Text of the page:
The Pakistani police will file a chargesheet against five American Muslims, arrested last month for alleged terror links, on Monday for conspiring against the state and plotting terrorist attacks.
The police will submit the 'challan' (chargesheet) in an anti-terrorism court in Sargodha, charging the youths under the Anti-Terrorism Act and Pakistan Penal Code for criminal conspiracy against the state and plotting attacks in Pakistan and Afghanistan, officials said.
The youths -- Ramy Zamzam, 22, Waqar Hussain Khan, 22, Ahmed Abdullah Minni, 20, Iman Hasan Yemer, 17 and Omar Farooq, 24 -- were arrested in Sargodha district on December 9.
They have also been interrogated by a team of the US Federal Bureau of Investigation.
"We decided to charge the accused under the provisions of the Pakistan Penal Code after they disclosed they had plans to wage a war against US forces in Afghanistan.
They also disclosed this before the anti-terrorism court," Sargodha police chief Usman Anwar said.
"We will present to the court the record of their meetings with Jaish-e-Mohammed and Jamaat-ud-Dawah in Hyderabad and Lahore respectively.
Details of e-mails and records of phone calls made by the youths to Saifullah, an American Arab who promised to (help them join the jihad), and a man in Dubai will also be given to the court," Anwar said.
The police will also present to the court a video of Zamzam in which he states that the youths were happy to embrace 'shahadat' (martyrdom), Anwar said.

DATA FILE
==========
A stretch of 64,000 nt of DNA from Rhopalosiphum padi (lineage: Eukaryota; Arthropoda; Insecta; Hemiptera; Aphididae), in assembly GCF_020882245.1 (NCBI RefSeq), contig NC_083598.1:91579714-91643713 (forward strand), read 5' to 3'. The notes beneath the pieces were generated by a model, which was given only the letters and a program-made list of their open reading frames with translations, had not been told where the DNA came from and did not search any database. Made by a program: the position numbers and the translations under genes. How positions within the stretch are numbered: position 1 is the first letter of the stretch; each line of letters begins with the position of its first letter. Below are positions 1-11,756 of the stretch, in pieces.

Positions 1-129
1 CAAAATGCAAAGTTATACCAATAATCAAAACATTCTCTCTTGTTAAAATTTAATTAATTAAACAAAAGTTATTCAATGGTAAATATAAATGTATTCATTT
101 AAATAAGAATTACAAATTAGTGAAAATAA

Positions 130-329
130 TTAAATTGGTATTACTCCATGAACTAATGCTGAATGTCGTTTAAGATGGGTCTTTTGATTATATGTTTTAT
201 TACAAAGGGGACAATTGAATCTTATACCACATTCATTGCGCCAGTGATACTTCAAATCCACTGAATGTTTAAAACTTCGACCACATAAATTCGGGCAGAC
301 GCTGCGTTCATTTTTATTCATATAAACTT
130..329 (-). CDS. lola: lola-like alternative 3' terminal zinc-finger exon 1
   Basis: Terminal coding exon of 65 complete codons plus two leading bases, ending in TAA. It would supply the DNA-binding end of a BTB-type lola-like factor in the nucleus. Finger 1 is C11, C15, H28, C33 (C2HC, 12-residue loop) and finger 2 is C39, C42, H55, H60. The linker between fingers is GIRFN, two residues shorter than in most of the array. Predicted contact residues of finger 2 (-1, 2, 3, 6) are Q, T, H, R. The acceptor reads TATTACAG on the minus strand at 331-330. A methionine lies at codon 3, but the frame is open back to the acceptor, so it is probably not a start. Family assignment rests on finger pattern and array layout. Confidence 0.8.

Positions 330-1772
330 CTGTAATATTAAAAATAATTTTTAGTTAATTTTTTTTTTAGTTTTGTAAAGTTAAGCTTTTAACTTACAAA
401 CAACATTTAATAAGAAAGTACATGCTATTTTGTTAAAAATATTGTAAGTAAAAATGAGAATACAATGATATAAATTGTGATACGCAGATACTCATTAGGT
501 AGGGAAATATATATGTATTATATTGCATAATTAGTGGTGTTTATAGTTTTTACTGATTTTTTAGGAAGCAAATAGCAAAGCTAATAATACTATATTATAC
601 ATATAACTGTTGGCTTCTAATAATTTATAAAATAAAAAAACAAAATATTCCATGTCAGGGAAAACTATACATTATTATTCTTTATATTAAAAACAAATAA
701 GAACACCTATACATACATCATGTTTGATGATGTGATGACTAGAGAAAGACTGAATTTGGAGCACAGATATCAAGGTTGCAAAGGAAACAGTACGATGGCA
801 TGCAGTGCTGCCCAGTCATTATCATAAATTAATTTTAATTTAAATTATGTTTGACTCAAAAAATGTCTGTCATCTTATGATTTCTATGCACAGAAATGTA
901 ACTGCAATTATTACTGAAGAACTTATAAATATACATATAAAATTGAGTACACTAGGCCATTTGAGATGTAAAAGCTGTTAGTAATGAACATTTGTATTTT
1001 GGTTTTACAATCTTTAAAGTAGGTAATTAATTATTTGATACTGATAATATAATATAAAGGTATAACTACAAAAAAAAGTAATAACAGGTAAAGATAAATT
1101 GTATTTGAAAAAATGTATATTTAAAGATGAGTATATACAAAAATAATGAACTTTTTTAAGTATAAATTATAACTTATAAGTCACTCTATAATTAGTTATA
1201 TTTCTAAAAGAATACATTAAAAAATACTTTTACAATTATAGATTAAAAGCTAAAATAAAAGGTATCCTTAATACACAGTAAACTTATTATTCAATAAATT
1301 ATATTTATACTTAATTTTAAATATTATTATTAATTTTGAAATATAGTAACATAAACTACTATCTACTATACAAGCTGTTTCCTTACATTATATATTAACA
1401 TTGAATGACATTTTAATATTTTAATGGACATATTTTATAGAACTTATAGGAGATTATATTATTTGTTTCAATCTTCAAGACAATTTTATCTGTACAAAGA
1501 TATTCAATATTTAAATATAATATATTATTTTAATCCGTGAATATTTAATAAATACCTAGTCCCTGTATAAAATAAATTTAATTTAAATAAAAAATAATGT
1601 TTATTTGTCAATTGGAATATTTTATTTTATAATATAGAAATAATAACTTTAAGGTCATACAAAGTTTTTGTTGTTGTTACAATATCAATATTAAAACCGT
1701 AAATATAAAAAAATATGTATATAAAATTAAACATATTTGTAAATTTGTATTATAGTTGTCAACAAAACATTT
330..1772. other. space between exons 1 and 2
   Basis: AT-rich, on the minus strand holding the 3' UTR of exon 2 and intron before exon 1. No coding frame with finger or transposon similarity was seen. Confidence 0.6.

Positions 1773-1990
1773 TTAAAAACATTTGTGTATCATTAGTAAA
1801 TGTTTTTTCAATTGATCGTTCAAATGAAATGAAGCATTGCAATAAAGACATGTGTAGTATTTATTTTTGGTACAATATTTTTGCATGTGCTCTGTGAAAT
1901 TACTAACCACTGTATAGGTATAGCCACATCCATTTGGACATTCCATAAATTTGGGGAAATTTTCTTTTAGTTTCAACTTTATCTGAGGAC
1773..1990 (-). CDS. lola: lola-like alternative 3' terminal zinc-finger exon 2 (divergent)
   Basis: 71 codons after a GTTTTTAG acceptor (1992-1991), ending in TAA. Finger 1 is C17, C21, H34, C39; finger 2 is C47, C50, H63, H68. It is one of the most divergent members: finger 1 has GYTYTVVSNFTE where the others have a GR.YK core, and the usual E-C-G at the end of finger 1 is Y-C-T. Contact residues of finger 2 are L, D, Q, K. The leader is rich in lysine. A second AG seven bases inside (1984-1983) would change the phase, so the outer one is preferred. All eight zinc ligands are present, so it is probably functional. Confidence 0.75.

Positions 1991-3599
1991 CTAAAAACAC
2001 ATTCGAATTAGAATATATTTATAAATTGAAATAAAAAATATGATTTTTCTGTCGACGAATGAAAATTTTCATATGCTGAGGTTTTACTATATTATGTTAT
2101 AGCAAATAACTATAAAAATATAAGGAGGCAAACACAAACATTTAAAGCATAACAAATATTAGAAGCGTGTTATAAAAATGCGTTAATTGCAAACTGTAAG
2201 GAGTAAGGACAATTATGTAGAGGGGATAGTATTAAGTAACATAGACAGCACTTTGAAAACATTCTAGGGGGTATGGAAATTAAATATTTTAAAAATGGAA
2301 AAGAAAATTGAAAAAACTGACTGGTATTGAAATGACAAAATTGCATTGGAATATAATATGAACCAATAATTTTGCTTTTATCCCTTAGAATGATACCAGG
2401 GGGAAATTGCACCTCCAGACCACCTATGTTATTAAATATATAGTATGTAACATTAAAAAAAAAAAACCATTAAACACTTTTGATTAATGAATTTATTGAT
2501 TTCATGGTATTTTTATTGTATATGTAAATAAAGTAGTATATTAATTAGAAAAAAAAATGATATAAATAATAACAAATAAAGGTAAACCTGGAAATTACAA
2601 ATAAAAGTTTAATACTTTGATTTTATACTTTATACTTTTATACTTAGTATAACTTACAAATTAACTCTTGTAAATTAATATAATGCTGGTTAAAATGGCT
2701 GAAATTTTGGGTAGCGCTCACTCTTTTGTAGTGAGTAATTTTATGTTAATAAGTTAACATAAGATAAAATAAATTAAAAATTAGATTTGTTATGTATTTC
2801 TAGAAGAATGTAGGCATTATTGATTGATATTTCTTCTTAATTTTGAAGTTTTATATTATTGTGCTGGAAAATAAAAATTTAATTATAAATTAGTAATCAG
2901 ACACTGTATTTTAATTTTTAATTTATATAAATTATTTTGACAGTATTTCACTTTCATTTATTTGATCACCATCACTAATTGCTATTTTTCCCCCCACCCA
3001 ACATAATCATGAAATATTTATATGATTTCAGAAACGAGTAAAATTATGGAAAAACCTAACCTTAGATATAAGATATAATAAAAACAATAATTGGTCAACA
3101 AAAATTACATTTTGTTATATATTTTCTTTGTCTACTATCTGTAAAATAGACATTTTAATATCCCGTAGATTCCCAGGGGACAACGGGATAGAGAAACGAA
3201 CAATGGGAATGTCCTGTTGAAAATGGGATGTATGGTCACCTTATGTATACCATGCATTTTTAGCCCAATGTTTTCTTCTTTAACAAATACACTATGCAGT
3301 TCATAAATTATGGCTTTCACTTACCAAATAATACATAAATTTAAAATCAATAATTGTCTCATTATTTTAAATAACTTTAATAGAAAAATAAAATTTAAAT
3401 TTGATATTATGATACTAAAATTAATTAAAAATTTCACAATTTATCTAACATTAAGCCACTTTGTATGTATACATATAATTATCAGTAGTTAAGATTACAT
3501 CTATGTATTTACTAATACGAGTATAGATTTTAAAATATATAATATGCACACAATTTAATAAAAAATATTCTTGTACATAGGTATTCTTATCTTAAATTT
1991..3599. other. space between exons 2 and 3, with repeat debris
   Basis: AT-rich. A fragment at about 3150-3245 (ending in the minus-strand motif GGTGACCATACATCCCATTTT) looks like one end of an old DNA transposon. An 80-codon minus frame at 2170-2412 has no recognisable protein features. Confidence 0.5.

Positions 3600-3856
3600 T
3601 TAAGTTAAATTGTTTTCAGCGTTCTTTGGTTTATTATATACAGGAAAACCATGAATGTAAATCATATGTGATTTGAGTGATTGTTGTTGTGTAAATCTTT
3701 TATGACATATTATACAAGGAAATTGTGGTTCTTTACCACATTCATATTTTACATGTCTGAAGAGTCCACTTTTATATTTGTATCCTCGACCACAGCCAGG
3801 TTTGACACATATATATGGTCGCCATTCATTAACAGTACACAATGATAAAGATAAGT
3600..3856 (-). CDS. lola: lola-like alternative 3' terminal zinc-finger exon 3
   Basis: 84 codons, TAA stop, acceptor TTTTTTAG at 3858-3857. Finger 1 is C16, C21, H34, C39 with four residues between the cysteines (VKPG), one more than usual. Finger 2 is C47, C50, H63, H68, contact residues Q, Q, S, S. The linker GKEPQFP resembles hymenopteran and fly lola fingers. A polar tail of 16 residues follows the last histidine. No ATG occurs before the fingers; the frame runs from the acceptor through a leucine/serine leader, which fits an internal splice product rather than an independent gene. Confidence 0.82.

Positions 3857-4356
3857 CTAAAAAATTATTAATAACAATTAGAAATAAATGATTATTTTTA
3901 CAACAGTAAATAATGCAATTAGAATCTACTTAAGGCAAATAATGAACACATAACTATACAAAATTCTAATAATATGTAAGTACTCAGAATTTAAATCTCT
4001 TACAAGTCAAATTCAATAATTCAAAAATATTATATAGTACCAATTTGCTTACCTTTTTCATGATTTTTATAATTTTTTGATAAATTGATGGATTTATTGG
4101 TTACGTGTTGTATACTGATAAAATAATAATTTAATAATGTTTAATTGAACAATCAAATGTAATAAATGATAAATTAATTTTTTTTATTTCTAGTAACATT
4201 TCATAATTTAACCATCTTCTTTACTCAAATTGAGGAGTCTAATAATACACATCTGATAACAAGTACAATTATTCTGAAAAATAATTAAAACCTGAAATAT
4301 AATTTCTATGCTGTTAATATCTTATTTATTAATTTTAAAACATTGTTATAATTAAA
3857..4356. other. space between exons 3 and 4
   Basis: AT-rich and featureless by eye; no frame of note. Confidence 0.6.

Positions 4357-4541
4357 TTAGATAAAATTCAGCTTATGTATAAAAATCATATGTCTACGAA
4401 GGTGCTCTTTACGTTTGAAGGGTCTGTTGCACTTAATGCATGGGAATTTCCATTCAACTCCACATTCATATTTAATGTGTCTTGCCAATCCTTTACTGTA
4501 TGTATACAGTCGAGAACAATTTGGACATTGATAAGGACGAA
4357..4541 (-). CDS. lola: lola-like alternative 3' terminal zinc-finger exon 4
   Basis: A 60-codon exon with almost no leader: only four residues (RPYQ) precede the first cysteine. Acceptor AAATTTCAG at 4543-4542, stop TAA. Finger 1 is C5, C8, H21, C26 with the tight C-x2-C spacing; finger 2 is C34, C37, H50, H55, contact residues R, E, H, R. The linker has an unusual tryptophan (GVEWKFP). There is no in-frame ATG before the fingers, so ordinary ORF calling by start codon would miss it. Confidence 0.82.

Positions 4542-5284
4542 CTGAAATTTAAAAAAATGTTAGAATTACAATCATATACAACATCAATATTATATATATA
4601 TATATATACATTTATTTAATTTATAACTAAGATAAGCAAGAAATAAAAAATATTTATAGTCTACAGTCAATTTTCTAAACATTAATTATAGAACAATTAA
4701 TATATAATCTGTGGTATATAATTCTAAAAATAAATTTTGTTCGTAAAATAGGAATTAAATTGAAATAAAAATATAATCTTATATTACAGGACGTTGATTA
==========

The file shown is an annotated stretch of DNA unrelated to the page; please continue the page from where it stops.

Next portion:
Zamzam handed over the video to his family, asking them to release it after he had "accomplished his mission".
The youths are currently being held in the high-security zone of Sargodha jail. The families of only Waqar Hussain Khan and Omar Farooq had contacted them in prison so far, Anwar said.
A joint team of officials of the Inter Service Intelligence, the Military Intelligence, the Intelligence Bureau, the Federal Investigation Agency, the Crime Investigation Department and the Punjab police have probed the youths' alleged terror links.
According to a report prepared by this team, the youths were unhappy over the US government's policies in the Muslim world, especially in Iraq, Afghanistan and Palestine.
They posted their feelings on the popular website Youtube and also developed contacts with Saifullah, believed to be an Al Qaeda operative based in Pakistan.
Saifullah travelled to the US and met the youths in Virginia. He reportedly told them that he would help them fulfill their desire to join groups fighting US forces in Pakistan and Afghanistan, the report said.
After arriving in Pakistan, the youths were to meet Saifullah at Mianwali on December 9 and then travel to Hangu and Kohat to meet some Al Qaeda operatives before going to
Afghanistan, the report said.
The report also said the youths planned to target some important installations in Pakistan. They had also contacted a man in Dubai who is believed to be part of the Al Qaeda network, it said.The Lahore high court had issued an order that the youths cannot be deported or handed over to the FBI or any foreign agency without its permission.